It sounds more than a little rustic, and not particularly appealing, but researchers from Italy’s University of Verona have found that using a mouth rinse made from shiitake mushrooms may reduce gingivitis.
They did the study because an extract from mushrooms has been shown in laboratory experiments to control the growth of oral bacteria. Mushroom extracts also appear to kill oral bacteria and make it more difficult for the bacteria to stick to teeth.
The study involved 90 volunteers. All of them had their teeth professionally cleaned. For the following six days, they brushed regularly. Between days 7 and 17 of the study, people did not brush, but rinsed twice a day with one of three mouth rinses, made from either water, shiitake mushrooms, or a commercial mouth rinse.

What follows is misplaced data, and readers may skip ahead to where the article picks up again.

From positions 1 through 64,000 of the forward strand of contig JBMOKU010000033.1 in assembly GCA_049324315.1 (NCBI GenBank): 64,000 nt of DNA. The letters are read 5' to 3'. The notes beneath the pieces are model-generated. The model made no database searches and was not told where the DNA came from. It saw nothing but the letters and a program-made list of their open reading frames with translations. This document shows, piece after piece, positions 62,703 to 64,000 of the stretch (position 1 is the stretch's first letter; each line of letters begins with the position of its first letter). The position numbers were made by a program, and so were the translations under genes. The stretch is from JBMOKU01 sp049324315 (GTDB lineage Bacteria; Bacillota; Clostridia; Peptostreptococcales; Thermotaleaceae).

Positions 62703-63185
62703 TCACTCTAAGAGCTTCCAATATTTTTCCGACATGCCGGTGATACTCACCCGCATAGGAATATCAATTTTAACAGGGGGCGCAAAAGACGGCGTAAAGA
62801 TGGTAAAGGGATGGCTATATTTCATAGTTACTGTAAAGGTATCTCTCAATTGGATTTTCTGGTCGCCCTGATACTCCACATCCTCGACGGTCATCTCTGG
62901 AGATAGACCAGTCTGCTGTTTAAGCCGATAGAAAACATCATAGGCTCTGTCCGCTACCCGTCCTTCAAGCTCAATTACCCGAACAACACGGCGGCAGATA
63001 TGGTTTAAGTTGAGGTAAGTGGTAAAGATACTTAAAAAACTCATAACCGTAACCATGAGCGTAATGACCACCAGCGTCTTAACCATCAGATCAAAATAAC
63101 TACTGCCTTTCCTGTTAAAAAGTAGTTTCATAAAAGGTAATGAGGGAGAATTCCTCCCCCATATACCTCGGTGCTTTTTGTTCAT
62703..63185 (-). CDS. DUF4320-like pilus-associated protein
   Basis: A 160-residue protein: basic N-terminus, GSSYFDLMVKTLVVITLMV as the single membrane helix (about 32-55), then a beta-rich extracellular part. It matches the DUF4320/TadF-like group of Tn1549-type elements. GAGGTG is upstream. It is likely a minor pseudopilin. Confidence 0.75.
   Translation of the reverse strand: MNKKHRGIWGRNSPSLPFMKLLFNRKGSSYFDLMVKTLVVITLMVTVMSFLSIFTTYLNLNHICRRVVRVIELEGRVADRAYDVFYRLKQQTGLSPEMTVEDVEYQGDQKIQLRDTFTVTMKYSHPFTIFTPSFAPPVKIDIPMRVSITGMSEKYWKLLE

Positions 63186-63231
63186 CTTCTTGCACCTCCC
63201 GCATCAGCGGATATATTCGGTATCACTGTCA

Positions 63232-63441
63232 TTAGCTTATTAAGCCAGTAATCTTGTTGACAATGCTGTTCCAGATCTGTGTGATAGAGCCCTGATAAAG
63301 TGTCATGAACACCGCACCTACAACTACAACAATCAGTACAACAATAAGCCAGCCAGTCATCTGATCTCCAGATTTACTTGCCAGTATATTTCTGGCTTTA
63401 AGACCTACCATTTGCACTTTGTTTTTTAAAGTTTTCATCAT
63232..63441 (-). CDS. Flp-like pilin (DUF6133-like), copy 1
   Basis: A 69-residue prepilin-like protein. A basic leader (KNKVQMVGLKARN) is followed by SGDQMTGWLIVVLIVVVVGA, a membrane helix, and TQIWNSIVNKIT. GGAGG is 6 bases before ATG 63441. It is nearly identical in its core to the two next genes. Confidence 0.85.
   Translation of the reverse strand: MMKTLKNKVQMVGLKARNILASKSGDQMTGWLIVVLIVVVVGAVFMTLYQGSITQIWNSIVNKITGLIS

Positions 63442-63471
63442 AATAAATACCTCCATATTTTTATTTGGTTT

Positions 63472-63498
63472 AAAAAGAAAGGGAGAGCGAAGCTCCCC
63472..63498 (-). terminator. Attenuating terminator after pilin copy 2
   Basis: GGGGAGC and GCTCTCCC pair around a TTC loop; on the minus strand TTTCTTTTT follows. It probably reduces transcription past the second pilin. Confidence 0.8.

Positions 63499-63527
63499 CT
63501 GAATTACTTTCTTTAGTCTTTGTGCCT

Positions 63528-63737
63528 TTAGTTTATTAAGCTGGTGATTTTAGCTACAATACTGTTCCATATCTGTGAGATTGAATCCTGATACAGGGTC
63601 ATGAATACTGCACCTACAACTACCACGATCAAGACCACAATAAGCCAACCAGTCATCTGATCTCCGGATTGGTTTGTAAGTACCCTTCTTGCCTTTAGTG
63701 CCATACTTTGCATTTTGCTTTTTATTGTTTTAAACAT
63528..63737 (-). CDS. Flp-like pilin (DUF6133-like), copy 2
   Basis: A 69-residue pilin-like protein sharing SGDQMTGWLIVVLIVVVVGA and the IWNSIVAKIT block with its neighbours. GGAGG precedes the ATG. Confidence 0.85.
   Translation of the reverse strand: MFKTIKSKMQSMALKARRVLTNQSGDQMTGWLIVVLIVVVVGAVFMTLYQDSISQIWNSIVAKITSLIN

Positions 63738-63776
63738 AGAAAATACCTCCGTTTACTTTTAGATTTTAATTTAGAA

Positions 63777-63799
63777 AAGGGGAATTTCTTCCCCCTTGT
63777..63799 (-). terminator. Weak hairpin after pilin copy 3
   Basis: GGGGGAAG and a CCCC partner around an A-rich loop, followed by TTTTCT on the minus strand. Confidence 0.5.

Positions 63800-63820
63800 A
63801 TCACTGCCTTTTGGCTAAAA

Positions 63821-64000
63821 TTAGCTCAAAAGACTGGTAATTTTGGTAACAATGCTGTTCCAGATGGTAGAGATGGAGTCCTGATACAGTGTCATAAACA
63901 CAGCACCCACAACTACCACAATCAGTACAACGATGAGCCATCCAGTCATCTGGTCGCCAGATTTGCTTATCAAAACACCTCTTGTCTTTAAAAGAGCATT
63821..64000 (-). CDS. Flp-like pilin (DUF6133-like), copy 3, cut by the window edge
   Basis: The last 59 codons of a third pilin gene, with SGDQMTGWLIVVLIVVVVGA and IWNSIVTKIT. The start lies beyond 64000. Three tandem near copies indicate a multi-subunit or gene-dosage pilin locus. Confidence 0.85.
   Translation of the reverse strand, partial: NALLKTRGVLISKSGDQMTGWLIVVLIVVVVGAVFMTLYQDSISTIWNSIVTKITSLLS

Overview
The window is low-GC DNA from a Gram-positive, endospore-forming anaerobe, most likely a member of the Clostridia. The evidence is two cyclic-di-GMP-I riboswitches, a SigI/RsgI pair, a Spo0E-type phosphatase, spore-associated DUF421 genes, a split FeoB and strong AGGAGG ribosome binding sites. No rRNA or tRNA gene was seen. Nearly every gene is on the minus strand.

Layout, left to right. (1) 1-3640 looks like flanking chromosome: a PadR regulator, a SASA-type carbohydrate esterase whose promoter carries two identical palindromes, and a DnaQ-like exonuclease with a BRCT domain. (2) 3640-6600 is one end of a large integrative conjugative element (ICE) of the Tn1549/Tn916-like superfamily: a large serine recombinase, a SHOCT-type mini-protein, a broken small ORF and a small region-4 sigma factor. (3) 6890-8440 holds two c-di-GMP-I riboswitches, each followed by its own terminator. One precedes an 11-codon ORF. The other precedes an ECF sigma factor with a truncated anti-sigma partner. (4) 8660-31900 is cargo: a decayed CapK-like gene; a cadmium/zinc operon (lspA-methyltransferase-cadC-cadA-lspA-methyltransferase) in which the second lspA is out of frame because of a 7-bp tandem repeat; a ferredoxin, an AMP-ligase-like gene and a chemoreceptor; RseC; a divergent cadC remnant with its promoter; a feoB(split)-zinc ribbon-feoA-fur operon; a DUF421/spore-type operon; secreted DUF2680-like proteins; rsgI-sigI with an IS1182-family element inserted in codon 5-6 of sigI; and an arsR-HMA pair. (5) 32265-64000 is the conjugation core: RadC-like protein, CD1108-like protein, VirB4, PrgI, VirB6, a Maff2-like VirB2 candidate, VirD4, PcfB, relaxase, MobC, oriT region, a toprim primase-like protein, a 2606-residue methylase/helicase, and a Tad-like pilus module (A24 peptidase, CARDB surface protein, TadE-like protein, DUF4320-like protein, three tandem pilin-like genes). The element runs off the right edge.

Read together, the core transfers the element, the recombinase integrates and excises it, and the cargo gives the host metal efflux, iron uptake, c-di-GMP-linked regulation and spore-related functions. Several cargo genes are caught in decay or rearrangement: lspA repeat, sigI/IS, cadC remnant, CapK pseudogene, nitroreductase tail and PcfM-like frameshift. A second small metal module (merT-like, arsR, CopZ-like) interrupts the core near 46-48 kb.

After a couple of weeks, people rinsing with the mushroom rinse had significantly less plaque than those in the water-based rinse group did. Also people in the mushroom rinse group had significantly less gum inflammation than people in the group using the commercial mouth rinse or the water-based rinse group.
The researchers did not find that the mushroom rinse destroyed bacteria that commonly occur in dental plaque. The mushroom rinse did slow the growth of some bacteria responsible for the progression of gum disease to periodontal disease, however.
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